Fake letters, deliberate rumours and vicious bad mouthing of a company or its management are not new to capital markets around the world. That is exactly why regulators invest in expensive software to track price manipulation and frame regulation to nab the culprits. Even by these dirty standards, what happened with Pyramid Saimira is rather bizarre for the number of players involved. But, first, the facts.
Pyramid Saimira, which is in the entertainment (mainly multiplex) business, was sent a letter, ostensibly written by the regulator Securities Exchange Board of India (SEBI), asking the company’s chairman, PS Saminathan to make an open offer within 14 days to acquire 20% of the public holding from minority share-holders at Rs250 per share. This would have cost him around Rs140 crore for an alleged breach of the takeover code by acquiring over 5% equity in a year. The SEBI letter turned out to be a fake.
In October 2008, Saminathan had indeed announced plans to buy a 25% stake from his co-promoters NC Ravichandran and Nirmal Kotecha at Rs200 per share. It would increase his holding to 46.9%. One newspaper whose report was based on the fake letter also said that SEBI had questioned Saminathan’s move to buy out his co-founders at Rs200 when the market price was a mere Rs60. More about this later.
On 22nd December, many journalists were emailed copies of the fake SEBI letter. One journalist says that his paper checked with SEBI officials who said that it appeared genuine because the style, language and reference details were in line with its official orders. A big part of the problem is that SEBI has no proper system of dealing with media queries even when they are addressed to the Communications Manager. It also had a tendency to ignore queries. For instance, it has not deigned to respond to us on the Pyramid Saimira issue or issue of rot in fixed maturity plans which formed our cover story of 4 December 2008 issue.
On 23rd December, the com-pany confirmed having received SEBI’s letter, although it had denied it earlier. Approximately 50 hours later, the regulator suddenly announced that the letter was a fake and it was inquiring into the matter. All hell then broke loose. Business Standard took the unprecedented step of apologising for the report and naming its source. It turned out to be Ashok Jainani, a former journalist with a chequered career. He had once walked away with official papers from the desk of a SEBI executive director. Jainani has, however, written an angry letter to the newspaper and claims that he received the email from media sources.
Mr Saminathan called a press conference where he mentioned that a PR agency was involved in circulating the fake SEBI letter to the media. The agency has suspended the employee, who says he merely forwarded a message from a google-group from his personal email account. It has also offered to cooperate with SEBI’s investigation. This employee is also a former journalist.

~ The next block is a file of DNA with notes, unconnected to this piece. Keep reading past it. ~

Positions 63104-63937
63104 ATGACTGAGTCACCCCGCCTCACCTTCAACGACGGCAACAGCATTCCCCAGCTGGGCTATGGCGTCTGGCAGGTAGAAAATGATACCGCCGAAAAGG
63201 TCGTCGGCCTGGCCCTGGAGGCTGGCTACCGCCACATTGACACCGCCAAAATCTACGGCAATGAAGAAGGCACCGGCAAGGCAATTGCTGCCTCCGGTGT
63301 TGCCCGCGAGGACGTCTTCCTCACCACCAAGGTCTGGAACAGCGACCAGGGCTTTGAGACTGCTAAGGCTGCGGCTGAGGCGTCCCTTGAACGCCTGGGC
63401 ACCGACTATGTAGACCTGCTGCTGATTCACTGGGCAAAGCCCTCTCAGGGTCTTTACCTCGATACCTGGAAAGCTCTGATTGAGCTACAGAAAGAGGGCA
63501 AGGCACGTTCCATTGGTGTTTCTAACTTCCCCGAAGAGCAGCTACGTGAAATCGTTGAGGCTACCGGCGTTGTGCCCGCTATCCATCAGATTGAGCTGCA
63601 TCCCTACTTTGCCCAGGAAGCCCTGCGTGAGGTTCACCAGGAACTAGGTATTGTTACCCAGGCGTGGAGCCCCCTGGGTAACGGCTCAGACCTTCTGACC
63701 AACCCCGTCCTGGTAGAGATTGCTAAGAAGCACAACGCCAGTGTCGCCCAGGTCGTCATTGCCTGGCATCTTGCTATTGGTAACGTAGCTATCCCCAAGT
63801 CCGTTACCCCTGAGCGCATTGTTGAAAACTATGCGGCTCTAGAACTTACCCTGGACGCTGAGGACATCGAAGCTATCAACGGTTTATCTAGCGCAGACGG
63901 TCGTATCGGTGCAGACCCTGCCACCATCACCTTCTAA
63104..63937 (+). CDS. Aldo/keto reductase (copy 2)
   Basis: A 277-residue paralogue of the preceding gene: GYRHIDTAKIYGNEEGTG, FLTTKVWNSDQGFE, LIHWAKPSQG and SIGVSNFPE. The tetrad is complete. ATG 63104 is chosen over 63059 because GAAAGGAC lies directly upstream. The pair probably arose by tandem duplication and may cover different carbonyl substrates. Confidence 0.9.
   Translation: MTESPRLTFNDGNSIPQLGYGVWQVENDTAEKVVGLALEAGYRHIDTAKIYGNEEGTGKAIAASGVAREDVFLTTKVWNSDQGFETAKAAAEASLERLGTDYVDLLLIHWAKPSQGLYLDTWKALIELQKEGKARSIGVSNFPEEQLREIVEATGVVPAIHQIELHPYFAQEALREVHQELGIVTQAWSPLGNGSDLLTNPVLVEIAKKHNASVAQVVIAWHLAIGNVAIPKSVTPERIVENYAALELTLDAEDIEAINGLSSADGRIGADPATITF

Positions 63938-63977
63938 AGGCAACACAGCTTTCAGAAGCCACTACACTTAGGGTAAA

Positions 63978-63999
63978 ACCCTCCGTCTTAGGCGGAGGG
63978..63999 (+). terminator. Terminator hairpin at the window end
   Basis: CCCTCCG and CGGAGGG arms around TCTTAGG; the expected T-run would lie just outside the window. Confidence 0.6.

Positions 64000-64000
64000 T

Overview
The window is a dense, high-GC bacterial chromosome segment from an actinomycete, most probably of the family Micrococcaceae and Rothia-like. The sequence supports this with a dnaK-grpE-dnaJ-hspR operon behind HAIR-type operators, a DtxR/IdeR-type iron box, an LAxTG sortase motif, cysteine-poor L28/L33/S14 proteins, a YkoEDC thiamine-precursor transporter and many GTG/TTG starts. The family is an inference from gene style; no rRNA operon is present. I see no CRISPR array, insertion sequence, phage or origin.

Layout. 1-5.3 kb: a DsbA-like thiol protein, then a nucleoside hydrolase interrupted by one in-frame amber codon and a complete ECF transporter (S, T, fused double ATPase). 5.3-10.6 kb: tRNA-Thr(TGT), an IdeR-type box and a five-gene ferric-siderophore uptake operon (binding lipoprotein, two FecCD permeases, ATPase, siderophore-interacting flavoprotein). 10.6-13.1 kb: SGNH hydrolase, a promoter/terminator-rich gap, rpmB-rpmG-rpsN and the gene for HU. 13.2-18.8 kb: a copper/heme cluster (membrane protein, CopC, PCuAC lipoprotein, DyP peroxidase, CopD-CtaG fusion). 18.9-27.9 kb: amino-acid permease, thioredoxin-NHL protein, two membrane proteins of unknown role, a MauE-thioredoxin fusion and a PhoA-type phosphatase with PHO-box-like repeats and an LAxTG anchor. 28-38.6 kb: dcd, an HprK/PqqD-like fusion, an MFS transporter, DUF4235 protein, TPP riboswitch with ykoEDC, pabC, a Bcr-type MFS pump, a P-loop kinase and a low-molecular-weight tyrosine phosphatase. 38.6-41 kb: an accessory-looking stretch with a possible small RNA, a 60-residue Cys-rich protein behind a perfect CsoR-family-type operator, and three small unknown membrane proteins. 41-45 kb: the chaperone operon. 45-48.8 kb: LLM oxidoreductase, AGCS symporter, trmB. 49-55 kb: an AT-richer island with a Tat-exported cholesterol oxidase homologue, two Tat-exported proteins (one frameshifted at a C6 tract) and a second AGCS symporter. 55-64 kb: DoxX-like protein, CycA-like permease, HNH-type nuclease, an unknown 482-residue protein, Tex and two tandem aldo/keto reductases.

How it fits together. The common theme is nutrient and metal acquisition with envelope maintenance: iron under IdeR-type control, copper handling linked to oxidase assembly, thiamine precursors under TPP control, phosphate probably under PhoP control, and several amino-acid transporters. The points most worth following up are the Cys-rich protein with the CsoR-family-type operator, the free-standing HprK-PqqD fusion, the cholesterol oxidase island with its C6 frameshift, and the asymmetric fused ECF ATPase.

Now, there is another twist. The seeming authenticity of fake letter was its official sounding language and a computer generated reference number that is usually found on all SEBI letters. We learn that this is a genuine reference number that had been issued by SEBI’s Kolkata office on some other letter. Officials believe that the number would make it easy for the regulator to narrow down those involved in the fraud.
The ease with which a fake SEBI letter could cause turmoil in the stock market has raised questions about SEBI’s communication process too. Speed and transparency are of essence to track down those responsible. Meanwhile, the market grapevine points fingers at the promoters of Pyramid Saimira too. They allege that one side was involved in pushing up the price while another in hammering it down. Curiously enough, the Pyramid Saimira stock has crashed and hit the lower circuit barrier for four days running and dropped from Rs67.90 on 22nd December to Rs49.55 on the 26th. More curiously, the stock had doubled in just two weeks from Rs35 (its lowest for the year) on 2nd December, to the high of Rs67.90. Was this then an old market saga – a bull-bear tussle? Was the letter generated by desperate bear operators who were getting cornered by the upward spiral? Nothing else explains why the price has continued to drop even after SEBI denied issuing the letter and ordered an investigation. Nirmal Kotecha, one of the promoters has sold 8.2 lakh shares over November and December 2008. Chairman Saminathan was a buyer – he picked up over seven lakh shares over the same period. Was Saminathan then sending a bullish price signal by offering to buy out his partners at such a premium to the market price? As they say on Wall Street – bulls make money, bears make money, pigs get slaughtered!